Insider Blog

How LTL shippers and carriers are using technology to improve efficiency

Despite capacity constraints and staffing challenges, LTL as an industry is more efficient now than it ever has been. Carriers can plan, route, estimate and bid more accurately than ever before to reduce waste and improve efficiency – but that doesn’t mean there isn’t room for improvement and work to be done.

In an SMC³ LTL202 online education exclusive covering “Technology in an LTL Environment”, three transportation logistics and technology professionals offered their insights on the technologies that are changing LTL and what the industry needs to do to keep up in a future where efficiency will be paramount.

Technology driving efficiency gains

The goal of any LTL tool is to help carriers pick up, route and deliver goods faster, and make it easier for shippers to find, contract and pay the right carrier for their shipments.

Electronic Data Interchange (EDI) is a computer-to-computer communication standard that allows shippers and carriers to share tender, purchase orders, invoices, payment, acknowledgments, bills of lading and more. EDI is deeply embedded in the LTL industry and has been a standard way of communicating between carriers and shippers for years as an alternative to sharing information on paper.

“EDI is ingrained,” said Ben Wiesen, President of Carrier Logistics, Inc. There’s documentation around how EDI should be used, so most carriers know how to use it – even if it’s a suboptimal solution for today’s LTL world.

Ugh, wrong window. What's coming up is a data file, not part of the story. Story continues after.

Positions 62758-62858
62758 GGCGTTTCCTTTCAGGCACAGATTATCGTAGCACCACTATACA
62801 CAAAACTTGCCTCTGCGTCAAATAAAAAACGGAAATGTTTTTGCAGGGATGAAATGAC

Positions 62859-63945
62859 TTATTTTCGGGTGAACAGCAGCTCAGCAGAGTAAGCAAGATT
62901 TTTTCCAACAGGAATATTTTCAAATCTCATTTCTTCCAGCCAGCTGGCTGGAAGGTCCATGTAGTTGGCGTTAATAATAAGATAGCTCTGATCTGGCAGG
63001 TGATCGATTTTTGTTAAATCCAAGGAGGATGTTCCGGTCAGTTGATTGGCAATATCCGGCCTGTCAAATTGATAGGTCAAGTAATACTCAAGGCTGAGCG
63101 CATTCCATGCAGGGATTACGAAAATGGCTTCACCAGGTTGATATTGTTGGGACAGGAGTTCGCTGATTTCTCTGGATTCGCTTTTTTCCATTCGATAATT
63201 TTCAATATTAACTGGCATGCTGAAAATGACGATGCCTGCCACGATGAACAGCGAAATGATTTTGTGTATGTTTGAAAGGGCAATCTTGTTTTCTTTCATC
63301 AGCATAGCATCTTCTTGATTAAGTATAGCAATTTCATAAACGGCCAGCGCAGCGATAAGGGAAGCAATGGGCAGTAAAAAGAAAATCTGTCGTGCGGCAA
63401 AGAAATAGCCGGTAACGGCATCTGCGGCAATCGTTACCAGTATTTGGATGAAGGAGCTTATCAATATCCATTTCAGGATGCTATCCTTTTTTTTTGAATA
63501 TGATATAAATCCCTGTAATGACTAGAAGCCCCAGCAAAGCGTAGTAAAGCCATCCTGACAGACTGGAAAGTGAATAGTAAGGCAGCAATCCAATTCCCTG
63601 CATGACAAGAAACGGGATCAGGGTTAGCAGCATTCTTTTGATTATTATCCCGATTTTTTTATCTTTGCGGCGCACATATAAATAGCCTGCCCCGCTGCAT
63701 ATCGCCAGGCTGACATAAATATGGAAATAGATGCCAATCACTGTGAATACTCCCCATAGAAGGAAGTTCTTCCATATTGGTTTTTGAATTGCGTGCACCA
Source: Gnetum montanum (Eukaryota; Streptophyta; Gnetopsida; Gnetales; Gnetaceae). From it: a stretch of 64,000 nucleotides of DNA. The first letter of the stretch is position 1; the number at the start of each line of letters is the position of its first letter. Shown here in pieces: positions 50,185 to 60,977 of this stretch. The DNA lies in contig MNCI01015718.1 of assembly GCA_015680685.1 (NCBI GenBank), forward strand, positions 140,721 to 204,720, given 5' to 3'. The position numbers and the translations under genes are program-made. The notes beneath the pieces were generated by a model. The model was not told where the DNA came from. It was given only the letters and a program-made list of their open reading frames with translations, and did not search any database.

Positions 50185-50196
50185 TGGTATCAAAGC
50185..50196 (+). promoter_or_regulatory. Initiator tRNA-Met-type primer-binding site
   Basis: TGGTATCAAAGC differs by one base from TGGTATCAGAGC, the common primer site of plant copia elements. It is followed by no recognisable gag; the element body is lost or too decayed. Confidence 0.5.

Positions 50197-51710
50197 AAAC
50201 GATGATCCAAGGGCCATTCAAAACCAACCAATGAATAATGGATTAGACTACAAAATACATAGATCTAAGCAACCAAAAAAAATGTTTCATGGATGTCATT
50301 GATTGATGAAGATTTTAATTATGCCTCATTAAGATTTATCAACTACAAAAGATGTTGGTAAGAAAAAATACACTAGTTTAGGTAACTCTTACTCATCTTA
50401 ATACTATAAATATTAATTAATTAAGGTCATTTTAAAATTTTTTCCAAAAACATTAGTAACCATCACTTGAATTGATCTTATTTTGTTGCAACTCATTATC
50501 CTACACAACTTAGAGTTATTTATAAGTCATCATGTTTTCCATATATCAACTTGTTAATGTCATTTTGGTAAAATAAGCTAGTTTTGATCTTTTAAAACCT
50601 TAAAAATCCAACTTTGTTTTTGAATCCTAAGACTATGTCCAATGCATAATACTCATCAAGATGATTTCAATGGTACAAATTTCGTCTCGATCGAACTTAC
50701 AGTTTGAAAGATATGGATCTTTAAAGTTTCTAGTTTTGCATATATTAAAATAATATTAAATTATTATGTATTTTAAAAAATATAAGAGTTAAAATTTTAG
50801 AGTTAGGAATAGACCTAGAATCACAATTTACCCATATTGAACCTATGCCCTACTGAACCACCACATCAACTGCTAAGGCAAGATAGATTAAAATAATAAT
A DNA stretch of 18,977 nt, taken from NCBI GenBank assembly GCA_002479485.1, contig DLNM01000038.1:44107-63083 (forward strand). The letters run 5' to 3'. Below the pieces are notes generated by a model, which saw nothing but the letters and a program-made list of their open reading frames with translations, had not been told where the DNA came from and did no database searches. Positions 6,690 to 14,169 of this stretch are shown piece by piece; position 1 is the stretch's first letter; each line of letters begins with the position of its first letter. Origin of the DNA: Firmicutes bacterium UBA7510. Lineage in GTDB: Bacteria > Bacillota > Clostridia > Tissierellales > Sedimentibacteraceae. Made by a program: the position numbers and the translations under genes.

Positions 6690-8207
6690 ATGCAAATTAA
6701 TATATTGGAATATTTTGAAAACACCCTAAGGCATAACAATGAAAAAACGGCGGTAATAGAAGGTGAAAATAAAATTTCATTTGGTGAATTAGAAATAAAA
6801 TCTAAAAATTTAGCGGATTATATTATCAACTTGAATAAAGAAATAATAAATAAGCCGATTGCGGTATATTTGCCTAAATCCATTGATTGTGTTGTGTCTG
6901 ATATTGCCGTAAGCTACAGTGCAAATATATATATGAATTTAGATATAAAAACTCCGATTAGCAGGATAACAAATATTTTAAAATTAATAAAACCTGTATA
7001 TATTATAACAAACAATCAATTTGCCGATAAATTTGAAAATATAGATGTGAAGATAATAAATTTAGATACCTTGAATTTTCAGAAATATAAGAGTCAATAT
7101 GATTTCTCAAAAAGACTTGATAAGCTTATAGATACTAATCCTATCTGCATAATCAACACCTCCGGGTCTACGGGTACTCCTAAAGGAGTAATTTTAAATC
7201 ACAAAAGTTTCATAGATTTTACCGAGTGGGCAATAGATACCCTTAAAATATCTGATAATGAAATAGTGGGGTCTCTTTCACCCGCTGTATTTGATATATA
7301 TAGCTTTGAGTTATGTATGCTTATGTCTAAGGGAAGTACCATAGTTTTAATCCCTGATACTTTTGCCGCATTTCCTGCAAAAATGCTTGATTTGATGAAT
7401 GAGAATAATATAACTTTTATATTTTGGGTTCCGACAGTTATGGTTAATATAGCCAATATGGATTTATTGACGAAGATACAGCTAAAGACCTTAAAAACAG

But EDI has its disadvantages. EDI processes in batches, not in real time, meaning shippers and carriers may be waiting hours before receiving information and updates on their freight. It also does not handle back-and-forth communications and questions well, making it hard to handle JIT (just-in-time) delivery and real-time visibility. It’s also slow and expensive to set up, which is especially burdensome for smaller shippers and carriers who can’t afford to spend a lot of time on setup and maintenance.

Application Programming Interfaces (APIs), on the other hand, are more aligned with today’s expectations of LTL efficiency. APIs are a web-based protocol that allow different systems to communicate with each other in real time and are far quicker to implement than EDI. They also let LTL companies use modern technology like the cloud and the Internet of Things (IoT) to do business faster and in more places.

The drawback to APIs is that they are not widely used, nor do they have established standards for use. Two carriers might have two different ways of using APIs, or an API implementation might be different from mode to mode, which can interrupt some communication between shipper and carrier systems.

That said, APIs are gaining traction in transportation, creating a more efficient, quicker data transfer standard across LTL – and standard protocols are expected to emerge as APIs become more widely adopted. “People are moving more towards API,” said Ravi Goyal, Group Product Manager at FourKites. “We want to let carriers focus on what they’re good at, which is moving goods.”

Digging deep on data to make LTL run smoother

The core concept of LTL – one carrier hauling many kinds of freight to many places for many customers – means that there is no such thing as a single ideal, repeatable, static plan. “LTL carriers are doing something different every day,” said Wiesen: irregular routes, different locations on different days, different product types and sizes. “They never know exactly what they’re going to do.”